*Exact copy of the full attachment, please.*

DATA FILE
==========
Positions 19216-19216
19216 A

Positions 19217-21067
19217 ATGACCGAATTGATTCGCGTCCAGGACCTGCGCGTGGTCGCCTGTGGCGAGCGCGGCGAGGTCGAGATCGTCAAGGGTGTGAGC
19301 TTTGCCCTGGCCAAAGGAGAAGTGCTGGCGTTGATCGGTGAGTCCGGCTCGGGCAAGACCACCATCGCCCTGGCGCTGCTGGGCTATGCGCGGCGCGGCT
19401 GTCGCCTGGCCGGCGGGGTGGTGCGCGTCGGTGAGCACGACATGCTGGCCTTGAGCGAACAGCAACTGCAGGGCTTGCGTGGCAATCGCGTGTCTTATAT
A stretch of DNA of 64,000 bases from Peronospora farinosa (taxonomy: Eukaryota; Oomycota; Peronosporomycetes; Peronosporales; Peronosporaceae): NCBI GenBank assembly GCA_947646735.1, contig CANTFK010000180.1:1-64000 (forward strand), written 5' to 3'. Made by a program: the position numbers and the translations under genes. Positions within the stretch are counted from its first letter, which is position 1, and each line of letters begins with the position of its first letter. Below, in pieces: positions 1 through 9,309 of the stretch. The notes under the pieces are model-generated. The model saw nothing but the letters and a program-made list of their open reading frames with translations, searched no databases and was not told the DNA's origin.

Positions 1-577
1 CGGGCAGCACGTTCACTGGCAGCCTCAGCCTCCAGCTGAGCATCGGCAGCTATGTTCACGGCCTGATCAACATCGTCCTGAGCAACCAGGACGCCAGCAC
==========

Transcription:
Positions 19216-19216
19216 A

Positions 19217-21067
19217 ATGACCGAATTGATTCGCGTCCAGGACCTGCGCGTGGTCGCCTGTGGCGAGCGCGGCGAGGTCGAGATCGTCAAGGGTGTGAGC
19301 TTTGCCCTGGCCAAAGGAGAAGTGCTGGCGTTGATCGGTGAGTCCGGCTCGGGCAAGACCACCATCGCCCTGGCGCTGCTGGGCTATGCGCGGCGCGGCT
19401 GTCGCCTGGCCGGCGGGGTGGTGCGCGTCGGTGAGCACGACATGCTGGCCTTGAGCGAACAGCAACTGCAGGGCTTGCGTGGCAATCGCGTGTCTTATAT
A stretch of DNA of 64,000 bases from Peronospora farinosa (taxonomy: Eukaryota; Oomycota; Peronosporomycetes; Peronosporales; Peronosporaceae): NCBI GenBank assembly GCA_947646735.1, contig CANTFK010000180.1:1-64000 (forward strand), written 5' to 3'. Made by a program: the position numbers and the translations under genes. Positions within the stretch are counted from its first letter, which is position 1, and each line of letters begins with the position of its first letter. Below, in pieces: positions 1 through 9,309 of the stretch. The notes under the pieces are model-generated. The model saw nothing but the letters and a program-made list of their open reading frames with translations, searched no databases and was not told the DNA's origin.

Positions 1-577
1 CGGGCAGCACGTTCACTGGCAGCCTCAGCCTCCAGCTGAGCATCGGCAGCTATGTTCACGGCCTGATCAACATCGTCCTGAGCAACCAGGACGCCAGCAC